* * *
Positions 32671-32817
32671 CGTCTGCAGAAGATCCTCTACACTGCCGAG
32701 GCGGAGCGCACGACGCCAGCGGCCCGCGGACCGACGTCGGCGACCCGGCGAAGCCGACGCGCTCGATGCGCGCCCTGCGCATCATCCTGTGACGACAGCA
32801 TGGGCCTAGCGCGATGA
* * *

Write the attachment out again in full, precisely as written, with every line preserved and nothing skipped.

Positions 32671-32817
32671 CGTCTGCAGAAGATCCTCTACACTGCCGAG
32701 GCGGAGCGCACGACGCCAGCGGCCCGCGGACCGACGTCGGCGACCCGGCGAAGCCGACGCGCTCGATGCGCGCCCTGCGCATCATCCTGTGACGACAGCA
32801 TGGGCCTAGCGCGATGA